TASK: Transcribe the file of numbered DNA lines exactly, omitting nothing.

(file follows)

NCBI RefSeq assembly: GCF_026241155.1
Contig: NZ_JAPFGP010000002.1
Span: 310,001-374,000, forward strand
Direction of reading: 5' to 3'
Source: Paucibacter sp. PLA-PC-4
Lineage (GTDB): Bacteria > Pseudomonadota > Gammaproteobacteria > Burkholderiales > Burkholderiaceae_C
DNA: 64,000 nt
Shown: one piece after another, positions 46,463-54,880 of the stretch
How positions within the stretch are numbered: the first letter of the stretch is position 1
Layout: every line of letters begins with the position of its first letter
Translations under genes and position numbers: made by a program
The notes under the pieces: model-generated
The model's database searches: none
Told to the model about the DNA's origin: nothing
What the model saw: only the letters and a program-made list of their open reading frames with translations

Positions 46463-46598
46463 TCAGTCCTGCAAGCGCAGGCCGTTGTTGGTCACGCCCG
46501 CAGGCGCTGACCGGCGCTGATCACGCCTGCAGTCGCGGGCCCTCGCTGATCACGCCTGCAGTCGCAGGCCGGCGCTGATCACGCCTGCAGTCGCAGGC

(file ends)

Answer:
NCBI RefSeq assembly: GCF_026241155.1
Contig: NZ_JAPFGP010000002.1
Span: 310,001-374,000, forward strand
Direction of reading: 5' to 3'
Source: Paucibacter sp. PLA-PC-4
Lineage (GTDB): Bacteria > Pseudomonadota > Gammaproteobacteria > Burkholderiales > Burkholderiaceae_C
DNA: 64,000 nt
Shown: one piece after another, positions 46,463-54,880 of the stretch
How positions within the stretch are numbered: the first letter of the stretch is position 1
Layout: every line of letters begins with the position of its first letter
Translations under genes and position numbers: made by a program
The notes under the pieces: model-generated
The model's database searches: none
Told to the model about the DNA's origin: nothing
What the model saw: only the letters and a program-made list of their open reading frames with translations

Positions 46463-46598
46463 TCAGTCCTGCAAGCGCAGGCCGTTGTTGGTCACGCCCG
46501 CAGGCGCTGACCGGCGCTGATCACGCCTGCAGTCGCGGGCCCTCGCTGATCACGCCTGCAGTCGCAGGCCGGCGCTGATCACGCCTGCAGTCGCAGGC